U.S. prosecutors are getting tough with felons who pick up guns again
It was an expensive trip to Walmart for 29-year-old Reuben James Zeller of Lawrence.
And not because of the bullets he had someone purchase for him.
That purchase a law enforcement informant made for Zeller on Oct. 6, 2010, in Topeka will cost him 15 years in federal prison because he was barred from possessing a gun or weapons because of his past convictions. Zeller is also accused of committing a drive-by shooting at a Topeka residence in October 2010.
U.S. Attorney Barry Grissom, the top federal prosecutor in the state, is highlighting Zeller’s recent plea agreement with prosecutors as an example of cracking down on repeat violent offenders who don’t change their ways after they get out of prison.
“They are back and hanging out with the same buddies,” Grissom told the Lawrence Central Rotary Club last month.
He and other Department of Justice officials nationally are worried the violent behavior could continue to escalate, and U.S. Attorney General Eric Holder has stressed that federal prosecutors should work with local law enforcement to get guns out of the hands of felons. Holder’s order came after 162 law enforcement officers nationally were killed in 2010. Grissom, whom President Barack Obama nominated to the Kansas post in 2010, said that was the deadliest year for law enforcement in more than two decades and that the country was on track to beat that number this year.
Grissom also highlighted a recent 11-month undercover investigation in Wichita conducted by the Bureau of Alcohol, Tobacco, Firearms and Explosives in which 67 people were charged, and authorities, with the help of local law enforcement, recovered 200 guns — including ones reported stolen and sawed-off shotguns — and illegal drugs.
Under federal law, it’s illegal for anyone convicted of a felony and drug traffickers to possess guns or ammunition.
Grissom said federal agents and prosecutors have been working with local officers to target convicted felons who might still be possessing guns. He also has said they were looking to do similar operations in the Kansas City, Kan., and Topeka areas.
“If you know who those folks are and you can find them with weapons or ammunition, we can take that person out of the community and make the community safer,” Grissom said. “We’re taking a very active stance on doing those kinds of things.”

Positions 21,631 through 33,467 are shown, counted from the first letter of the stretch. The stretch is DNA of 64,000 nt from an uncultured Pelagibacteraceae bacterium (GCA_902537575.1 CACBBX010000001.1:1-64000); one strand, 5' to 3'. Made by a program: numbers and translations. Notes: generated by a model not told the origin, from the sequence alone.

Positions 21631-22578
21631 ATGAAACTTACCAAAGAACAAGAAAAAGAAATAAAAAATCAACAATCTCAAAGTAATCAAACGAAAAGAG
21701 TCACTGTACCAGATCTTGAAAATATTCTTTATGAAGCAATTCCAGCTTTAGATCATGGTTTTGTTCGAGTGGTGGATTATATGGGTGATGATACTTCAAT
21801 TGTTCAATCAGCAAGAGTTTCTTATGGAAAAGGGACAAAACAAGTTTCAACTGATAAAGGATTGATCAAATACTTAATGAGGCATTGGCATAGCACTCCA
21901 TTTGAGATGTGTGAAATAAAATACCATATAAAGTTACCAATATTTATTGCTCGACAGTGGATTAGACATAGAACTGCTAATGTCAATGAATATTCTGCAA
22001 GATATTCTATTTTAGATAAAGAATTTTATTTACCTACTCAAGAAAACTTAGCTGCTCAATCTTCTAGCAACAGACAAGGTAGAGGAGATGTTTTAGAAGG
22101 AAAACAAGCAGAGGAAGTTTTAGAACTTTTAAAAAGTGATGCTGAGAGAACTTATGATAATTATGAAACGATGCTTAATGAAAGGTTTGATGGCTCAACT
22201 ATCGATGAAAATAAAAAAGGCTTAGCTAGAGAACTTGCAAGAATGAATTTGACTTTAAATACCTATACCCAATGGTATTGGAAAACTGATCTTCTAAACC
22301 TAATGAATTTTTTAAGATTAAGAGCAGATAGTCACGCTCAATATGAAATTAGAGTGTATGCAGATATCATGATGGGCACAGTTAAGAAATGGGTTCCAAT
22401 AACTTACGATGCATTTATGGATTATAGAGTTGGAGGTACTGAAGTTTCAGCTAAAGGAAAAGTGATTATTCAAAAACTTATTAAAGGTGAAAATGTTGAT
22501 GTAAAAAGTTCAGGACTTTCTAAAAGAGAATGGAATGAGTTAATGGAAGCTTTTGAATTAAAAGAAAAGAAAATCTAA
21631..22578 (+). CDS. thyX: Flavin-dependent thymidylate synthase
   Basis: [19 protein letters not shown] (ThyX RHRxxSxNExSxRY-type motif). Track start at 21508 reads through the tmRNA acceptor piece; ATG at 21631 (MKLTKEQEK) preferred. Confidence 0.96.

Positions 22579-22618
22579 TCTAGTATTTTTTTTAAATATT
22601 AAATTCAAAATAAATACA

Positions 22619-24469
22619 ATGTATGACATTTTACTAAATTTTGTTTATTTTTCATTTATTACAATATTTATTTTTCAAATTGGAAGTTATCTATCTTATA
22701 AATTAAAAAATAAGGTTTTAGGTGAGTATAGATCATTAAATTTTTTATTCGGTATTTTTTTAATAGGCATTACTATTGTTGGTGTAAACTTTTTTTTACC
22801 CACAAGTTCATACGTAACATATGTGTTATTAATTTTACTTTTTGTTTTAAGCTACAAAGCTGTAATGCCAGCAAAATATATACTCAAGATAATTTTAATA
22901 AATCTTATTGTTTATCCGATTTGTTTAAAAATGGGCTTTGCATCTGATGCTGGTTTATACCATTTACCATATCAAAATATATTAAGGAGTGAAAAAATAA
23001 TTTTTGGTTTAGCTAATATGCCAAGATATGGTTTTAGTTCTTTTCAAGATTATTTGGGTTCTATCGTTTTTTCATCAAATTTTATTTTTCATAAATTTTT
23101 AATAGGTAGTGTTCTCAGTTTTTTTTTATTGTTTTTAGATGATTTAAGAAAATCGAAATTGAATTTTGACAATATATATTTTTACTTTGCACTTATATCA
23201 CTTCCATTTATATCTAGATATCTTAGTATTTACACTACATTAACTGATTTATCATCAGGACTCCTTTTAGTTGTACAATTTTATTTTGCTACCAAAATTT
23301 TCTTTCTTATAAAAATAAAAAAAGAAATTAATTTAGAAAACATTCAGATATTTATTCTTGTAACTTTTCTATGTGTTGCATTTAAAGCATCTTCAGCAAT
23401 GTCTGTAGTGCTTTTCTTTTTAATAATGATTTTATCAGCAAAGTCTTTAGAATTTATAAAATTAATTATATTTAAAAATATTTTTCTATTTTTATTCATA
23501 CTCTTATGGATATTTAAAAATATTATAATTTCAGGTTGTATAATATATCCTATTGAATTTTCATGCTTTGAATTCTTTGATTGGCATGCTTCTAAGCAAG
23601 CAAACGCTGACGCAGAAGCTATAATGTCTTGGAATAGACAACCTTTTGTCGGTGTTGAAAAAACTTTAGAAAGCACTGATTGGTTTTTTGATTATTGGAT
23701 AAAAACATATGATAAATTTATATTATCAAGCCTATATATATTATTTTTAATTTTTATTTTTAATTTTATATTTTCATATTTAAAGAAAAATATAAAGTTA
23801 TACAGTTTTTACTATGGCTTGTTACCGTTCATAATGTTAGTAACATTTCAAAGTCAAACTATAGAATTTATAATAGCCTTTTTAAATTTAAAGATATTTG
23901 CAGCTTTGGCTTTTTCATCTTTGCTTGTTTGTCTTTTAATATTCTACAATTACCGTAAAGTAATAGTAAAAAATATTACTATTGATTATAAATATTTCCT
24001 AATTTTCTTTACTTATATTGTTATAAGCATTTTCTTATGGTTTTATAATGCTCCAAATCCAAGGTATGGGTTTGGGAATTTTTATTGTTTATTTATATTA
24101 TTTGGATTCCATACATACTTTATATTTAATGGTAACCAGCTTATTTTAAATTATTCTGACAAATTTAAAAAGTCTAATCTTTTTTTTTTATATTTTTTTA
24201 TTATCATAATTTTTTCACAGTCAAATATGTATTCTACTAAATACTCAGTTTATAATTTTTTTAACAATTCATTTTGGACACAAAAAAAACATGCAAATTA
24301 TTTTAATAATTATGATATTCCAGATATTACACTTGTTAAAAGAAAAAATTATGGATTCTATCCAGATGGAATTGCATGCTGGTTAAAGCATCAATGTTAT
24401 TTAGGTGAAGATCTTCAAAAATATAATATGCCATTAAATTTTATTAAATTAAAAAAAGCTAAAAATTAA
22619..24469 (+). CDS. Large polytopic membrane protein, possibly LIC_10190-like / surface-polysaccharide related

One Topeka man, Steven Allen Contee, 33, was sentenced last week to serve seven years in federal prison for selling three shotguns with co-defendant Patrick M. Tracy Jr. to ATF agents working under cover at a hotel parking lot in Topeka on Feb. 5. Both Contee and Tracy had prior felony convictions.
Reuben Zeller, the Lawrence man who is expected to serve 15 years in federal prison, seems to fit the profile for the type of criminal federal authorities are most concerned about. According to the Kansas Department of Corrections, Zeller in 2003 received a prison sentence for a 2002 burglary in Jackson County north of Topeka. He also has a Shawnee County burglary conviction and an aggravated assault conviction from 2005 in Osage County, all of which barred him from possessing a firearm.
But during his most recent crime spree in 2010 after he was paroled in 2009, federal authorities allege through a witness that Zeller was distributing firearms and prescription drugs to people in Lawrence and Topeka.
According to the proffer for Zeller’s guilty plea in the federal case, Zeller told an informant on Sept. 27 he fired 18 rounds from a Remington 9 mm handgun into the residence of a man he had argued with earlier. He later pleaded no contest in an October Douglas County case in which he is accused of threatening someone, and as part of his federal plea agreement, Zeller will enter a plea in the Shawnee County shooting case.
About two weeks after the drive-by shooting, officers used reviewed surveillance video from a Topeka Walmart store and obtained video of Zeller giving money to a confidential informant to buy him ammunition, which he was barred from possessing as a felon.
“The things that people don’t go hunting with,” Grissom said. “They only use them in commission of crimes. We took those off the streets.”
By George Diepenbrock